A man with a painful past. A child with a doubtful future. And a shared journey toward healing for both their hearts....
It begins on the shaded town square in a sleepy Southern town. A spirited seven-year-old has a brisk business at her lemonade stand. But the little girl’s pretty yellow dress can’t quite hide the ugly scar on her chest. The stranger understands more about it than he wants to admit. And the beat-up bread truck careening around the corner with its radio blaring is about to change the trajectory of both their lives. Before it’s over, they’ll both know there are painful reasons why crickets cry... and that miracles lurk around unexpected corners.
©2012 Charles Martin (P)2012 Oasis
I love Charles Martin. He is so descriptive. His words paint pictures. He is clean and uplifting. This was the first book I ever read by him years ago and I am so happy to have listened to it again. This is a great book and tells a beautiful story. It's amazing.
I alternate types of books I read, this one falling into the tear-jerker category that I usually don't like so much. However, throughout most of Crickets, Martin was able to pull it off. Much of this can be attributed to Verner, one of the best readers I've heard in a while.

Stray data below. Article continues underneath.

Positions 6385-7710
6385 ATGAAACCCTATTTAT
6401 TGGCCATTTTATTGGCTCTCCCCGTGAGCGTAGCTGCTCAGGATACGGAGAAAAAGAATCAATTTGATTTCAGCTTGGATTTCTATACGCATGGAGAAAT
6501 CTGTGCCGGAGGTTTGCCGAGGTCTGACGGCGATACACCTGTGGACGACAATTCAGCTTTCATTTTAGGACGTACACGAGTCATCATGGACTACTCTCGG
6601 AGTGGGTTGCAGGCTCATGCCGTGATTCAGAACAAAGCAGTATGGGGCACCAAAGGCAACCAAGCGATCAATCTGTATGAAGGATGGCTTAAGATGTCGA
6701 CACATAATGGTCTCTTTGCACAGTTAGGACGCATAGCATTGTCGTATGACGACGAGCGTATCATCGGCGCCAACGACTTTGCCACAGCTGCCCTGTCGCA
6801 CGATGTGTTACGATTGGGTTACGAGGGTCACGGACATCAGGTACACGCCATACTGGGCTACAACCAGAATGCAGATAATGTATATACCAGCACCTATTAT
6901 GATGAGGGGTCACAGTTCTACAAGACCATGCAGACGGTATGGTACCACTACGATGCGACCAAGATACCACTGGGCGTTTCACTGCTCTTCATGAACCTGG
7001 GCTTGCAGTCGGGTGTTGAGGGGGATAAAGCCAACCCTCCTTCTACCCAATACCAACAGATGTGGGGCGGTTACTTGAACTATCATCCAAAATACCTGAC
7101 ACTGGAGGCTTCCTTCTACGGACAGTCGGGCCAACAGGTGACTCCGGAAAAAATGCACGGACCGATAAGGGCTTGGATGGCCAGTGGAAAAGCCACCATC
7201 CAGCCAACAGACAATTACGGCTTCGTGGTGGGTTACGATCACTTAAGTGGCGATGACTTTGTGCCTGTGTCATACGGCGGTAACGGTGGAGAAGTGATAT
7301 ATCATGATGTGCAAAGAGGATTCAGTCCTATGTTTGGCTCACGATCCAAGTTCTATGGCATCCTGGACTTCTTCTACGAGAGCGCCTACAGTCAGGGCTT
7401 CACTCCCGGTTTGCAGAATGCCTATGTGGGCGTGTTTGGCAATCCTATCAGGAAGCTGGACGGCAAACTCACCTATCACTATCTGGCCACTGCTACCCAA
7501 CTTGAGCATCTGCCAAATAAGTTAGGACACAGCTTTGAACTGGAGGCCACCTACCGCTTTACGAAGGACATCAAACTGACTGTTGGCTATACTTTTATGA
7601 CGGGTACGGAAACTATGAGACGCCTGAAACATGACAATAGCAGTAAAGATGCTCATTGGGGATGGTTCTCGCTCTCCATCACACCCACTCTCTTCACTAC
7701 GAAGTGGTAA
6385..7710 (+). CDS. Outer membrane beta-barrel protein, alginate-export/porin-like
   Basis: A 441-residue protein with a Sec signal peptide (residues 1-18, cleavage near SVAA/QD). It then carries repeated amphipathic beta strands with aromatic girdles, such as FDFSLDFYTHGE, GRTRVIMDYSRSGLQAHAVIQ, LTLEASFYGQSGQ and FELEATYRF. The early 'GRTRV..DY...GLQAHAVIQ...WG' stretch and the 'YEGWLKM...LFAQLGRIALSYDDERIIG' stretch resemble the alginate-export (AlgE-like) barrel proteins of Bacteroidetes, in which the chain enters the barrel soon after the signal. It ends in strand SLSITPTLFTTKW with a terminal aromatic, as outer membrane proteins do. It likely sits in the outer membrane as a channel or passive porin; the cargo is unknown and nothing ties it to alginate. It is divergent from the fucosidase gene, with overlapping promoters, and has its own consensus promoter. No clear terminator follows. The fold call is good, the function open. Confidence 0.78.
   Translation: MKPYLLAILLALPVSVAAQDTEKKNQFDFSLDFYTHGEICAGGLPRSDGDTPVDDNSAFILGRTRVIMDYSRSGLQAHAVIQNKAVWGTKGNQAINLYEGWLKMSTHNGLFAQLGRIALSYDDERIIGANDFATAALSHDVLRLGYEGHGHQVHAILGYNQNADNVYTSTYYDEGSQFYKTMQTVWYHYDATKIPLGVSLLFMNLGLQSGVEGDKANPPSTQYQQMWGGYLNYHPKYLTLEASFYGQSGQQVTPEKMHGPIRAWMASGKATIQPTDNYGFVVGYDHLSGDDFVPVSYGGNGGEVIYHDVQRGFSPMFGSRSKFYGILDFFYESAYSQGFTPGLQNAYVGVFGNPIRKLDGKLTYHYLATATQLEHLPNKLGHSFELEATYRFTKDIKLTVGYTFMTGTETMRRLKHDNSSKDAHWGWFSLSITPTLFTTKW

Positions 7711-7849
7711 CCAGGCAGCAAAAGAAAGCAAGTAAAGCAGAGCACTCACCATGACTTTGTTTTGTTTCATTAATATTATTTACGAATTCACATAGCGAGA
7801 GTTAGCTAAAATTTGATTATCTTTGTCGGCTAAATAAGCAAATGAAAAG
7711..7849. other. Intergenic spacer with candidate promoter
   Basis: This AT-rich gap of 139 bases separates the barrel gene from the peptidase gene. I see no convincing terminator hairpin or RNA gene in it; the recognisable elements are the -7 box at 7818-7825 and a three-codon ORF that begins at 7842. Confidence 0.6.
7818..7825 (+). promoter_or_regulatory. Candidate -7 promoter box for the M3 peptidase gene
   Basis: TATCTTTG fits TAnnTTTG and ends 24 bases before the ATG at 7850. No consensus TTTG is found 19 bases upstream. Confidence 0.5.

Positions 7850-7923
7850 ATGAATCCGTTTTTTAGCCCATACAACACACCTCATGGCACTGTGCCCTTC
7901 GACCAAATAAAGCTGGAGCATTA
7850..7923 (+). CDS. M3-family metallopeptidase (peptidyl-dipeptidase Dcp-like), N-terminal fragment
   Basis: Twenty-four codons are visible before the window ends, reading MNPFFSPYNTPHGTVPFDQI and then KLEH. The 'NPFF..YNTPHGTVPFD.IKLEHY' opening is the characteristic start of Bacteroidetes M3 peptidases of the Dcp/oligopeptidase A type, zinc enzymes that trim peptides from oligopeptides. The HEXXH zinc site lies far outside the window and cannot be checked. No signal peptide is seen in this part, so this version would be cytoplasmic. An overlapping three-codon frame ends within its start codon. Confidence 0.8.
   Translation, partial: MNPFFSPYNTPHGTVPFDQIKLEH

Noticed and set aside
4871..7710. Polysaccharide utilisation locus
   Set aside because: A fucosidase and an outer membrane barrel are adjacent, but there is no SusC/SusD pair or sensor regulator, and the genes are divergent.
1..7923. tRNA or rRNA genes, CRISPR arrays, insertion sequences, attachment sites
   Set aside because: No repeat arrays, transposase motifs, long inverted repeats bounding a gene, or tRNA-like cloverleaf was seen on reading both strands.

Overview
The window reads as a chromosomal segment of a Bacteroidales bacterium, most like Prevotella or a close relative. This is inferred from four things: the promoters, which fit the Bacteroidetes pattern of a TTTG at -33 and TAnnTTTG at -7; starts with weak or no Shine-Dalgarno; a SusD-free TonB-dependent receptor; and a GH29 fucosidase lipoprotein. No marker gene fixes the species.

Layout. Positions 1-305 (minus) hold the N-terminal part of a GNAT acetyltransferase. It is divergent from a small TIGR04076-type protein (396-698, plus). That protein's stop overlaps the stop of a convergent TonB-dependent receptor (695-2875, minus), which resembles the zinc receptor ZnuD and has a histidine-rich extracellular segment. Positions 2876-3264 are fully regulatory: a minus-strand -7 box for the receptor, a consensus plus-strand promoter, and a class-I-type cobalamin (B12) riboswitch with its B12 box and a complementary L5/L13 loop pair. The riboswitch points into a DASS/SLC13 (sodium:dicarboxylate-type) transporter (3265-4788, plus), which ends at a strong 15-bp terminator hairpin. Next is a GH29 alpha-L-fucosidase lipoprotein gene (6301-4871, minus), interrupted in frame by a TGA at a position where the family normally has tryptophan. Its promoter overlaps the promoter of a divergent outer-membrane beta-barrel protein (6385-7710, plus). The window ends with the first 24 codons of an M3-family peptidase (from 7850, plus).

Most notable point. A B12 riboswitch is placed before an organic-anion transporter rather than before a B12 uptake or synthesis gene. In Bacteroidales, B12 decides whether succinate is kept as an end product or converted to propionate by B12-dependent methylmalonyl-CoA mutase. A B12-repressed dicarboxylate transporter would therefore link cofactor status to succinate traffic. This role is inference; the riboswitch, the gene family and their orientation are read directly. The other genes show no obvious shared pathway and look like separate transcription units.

I got caught up in this story though it was unbelievable in a lot of place. Martin is a storyteller whose details add layers of meaning. His research shows and I learned a lot from this story. I hated the ending- confusing and unbelievable.
Normally, life-and-death dramatic novels leave me feeling manipulated - the author makes you care for a character then callously kills them off for dramatic effect - pisses me off (I'm thinking Jodi Picoult here - don't shoot, ok?).
Charles Martin is so sincere and writes such warm, in-depth and realistic characters that I even found the weepy parts very true to heart and life. I also enjoy his southern eccentrics, whom he clearly cherishes. They are presented as real people, if a bit off, not as clichés.
Very worth a listen.
When Crickets Cry by Charles Martin is one of the best novels I've heard. It is breathtakingly beautiful in its depth, lyricism, sense of place, faith and knowledge.
Adam Verner's voice and inflection were perfect. The sensitivity he brought the story lent a poignant, humorous, vibrant enrichment to the written words. An excellent performance.
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